DUNLEVY: Economic harm of coronavirus cannot be understated
The economic effects of the reaction to the current coronavirus disease (COVID-19) pandemic are, while a secondary concern compared to the immediate health crisis that has been created, a major factor that must be considered.
The effects of what is happening will be felt years and years down the line — the effects have been, and will be, tremendous on both national and international trade and the consequences will be far from negligible. There is much that can be learned from and there will be many new challenges that will have to be considered, for individuals, businesses and corporations all.
Those of us who are students right now, particularly those of us on the verge of graduation, may have a difficult time to look ahead toward — it is difficult to break into the workforce during a pronounced economic downturn, but there are, on a much greater scale, cultural developments that are a product of what is happening right now too.
Though the concept itself is nothing new, this is yet the greatest experiment in widespread working from home. The results? We shall see. Personally, I am not optimistic — there are surely white collar occupations where this is feasible (disregarding the potential drop in productivity and the various other harms, particularly cultural ones, created), but such occupations are few and far between and do not represent reality for the vast majority of Americans.
While it may be exciting to talk about the cultural shift in the workplace that this could herald and the environmental benefits that would come along with it — less fuel used in transit and so on — this optimism is not realistic when looking at the reality of the lives of the American people. Virtually every blue-collar job cannot presently properly function in this manner in the long-term in anyway other than the current cultural status quo.
I do not mean to imply that there is no way to change this status quo — one way or another, things will certainly change somehow — but this is not the way to do it. Perhaps better design and implementation of infrastructure and a better management and stewardship of land-use and living spaces. But to act as though a specific change that pertains to a particular very much blue-collar experience is an indication of some particular revolution waiting to emerge in society is, at best, misguided.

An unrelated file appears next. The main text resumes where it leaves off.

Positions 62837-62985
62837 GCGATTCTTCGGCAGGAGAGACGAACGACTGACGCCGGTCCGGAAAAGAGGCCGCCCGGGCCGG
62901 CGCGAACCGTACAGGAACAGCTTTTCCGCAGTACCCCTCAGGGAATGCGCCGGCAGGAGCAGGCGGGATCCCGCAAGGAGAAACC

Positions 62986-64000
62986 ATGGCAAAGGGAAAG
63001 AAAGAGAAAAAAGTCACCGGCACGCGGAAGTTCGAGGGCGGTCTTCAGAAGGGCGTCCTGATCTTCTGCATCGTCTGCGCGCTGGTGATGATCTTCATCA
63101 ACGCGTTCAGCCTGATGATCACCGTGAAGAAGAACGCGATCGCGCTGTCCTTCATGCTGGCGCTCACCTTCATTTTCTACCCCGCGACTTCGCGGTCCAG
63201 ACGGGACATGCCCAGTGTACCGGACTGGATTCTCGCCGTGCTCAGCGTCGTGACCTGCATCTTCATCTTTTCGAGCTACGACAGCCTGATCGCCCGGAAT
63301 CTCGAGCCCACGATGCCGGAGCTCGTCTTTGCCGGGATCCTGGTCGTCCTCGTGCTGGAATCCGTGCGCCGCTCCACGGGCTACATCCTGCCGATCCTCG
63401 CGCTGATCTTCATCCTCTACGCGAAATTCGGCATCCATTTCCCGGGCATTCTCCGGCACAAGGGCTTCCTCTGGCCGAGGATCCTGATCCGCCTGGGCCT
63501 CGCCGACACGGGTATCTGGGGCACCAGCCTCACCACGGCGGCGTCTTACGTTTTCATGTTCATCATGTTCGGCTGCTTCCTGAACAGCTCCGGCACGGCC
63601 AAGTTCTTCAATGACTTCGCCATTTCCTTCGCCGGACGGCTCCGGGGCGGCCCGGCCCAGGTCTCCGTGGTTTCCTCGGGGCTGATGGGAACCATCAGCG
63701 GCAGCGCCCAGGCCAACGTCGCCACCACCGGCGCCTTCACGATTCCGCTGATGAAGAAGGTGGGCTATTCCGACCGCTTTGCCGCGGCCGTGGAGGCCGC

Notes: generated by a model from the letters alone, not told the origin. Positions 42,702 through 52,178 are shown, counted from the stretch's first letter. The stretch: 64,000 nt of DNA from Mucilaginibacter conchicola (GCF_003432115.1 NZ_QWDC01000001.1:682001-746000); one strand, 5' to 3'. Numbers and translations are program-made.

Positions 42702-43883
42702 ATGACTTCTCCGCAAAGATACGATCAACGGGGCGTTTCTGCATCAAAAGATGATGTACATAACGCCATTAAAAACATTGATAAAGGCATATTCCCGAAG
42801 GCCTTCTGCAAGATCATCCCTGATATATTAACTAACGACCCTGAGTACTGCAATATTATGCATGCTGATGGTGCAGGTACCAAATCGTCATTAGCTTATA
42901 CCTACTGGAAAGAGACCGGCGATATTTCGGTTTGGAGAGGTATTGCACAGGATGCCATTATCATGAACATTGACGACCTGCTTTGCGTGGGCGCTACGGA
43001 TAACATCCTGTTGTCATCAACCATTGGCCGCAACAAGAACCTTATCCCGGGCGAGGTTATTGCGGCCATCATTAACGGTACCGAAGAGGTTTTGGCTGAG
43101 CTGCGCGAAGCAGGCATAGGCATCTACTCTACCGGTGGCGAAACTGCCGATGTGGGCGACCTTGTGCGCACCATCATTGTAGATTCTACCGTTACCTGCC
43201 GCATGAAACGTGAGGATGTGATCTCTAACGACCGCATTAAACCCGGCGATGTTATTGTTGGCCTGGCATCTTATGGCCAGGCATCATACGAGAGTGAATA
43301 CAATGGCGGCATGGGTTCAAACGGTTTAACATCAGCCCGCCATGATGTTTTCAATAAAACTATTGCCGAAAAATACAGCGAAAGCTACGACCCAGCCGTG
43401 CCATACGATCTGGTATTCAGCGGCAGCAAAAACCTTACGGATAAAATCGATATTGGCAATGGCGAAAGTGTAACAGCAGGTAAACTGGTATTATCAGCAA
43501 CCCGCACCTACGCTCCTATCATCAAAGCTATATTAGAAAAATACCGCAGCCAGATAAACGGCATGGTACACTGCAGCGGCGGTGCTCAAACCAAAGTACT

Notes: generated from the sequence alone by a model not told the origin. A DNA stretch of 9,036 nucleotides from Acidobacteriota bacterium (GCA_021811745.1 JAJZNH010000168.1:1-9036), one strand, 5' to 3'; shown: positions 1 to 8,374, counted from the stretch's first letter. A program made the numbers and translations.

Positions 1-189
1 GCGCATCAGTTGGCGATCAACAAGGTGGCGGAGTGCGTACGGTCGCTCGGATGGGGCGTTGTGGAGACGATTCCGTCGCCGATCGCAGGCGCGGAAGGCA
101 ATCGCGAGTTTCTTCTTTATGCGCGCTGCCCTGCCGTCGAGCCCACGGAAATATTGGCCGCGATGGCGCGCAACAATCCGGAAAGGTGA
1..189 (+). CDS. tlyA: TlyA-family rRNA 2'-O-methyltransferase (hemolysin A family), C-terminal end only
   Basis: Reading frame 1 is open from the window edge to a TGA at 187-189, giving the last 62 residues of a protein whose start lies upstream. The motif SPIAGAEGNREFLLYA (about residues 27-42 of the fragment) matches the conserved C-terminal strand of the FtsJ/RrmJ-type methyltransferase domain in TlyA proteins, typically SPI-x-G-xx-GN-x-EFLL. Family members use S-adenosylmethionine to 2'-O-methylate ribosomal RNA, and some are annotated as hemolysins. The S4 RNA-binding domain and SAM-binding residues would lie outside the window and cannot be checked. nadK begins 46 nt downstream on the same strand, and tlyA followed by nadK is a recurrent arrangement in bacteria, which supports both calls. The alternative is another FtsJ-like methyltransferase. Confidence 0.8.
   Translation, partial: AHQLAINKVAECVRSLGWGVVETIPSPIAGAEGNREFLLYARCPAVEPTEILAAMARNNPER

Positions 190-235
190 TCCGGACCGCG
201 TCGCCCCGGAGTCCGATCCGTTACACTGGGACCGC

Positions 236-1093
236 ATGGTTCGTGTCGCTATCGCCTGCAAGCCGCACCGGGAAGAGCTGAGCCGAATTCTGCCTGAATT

One change that will likely emerge, and will do so relatively quickly, is a change in the American economic urban and suburban landscape. Certainly, brick-and-mortar businesses are having a profoundly difficult time at the moment, especially those non-essential businesses that cannot easily adapt to alternative modes of business.
Small businesses particularly will likely have a difficult time, even in the aftermath of the national quarantine, as well as many others who rely upon their immediate income for survival. Museums are likely going to be hit hard. Many who rely upon their own funding, including non-profits, will have a difficult time and many may be unfortunate victims as well due to the coronavirus.
Likewise, even in larger businesses who can weather this storm, cutbacks will be likely. As unfortunate as the thought is, many Americans will, even after surviving this pandemic, lose their jobs and livelihoods — many local beloved businesses will be gone, in all likelihood.
After this first wave of disease, there may well be a second, but there will be an additional wave that will prove equally deadly and this is not an easy thing to deal with. Lives will be lost to disease and lives will be lost to the consequences of the disease — this fact makes dealing with what is already profoundly difficult even harder.
In order to band together as a nation and overcome this present struggle, this is a fact we must understand — to simply beat the pandemic is not enough.
Ash C. Dunlevy is a School of Environmental and Biological Sciences junior majoring in plant science, agriculture and food systems. His column, "Tempus Fugit," runs on alternate Mondays.
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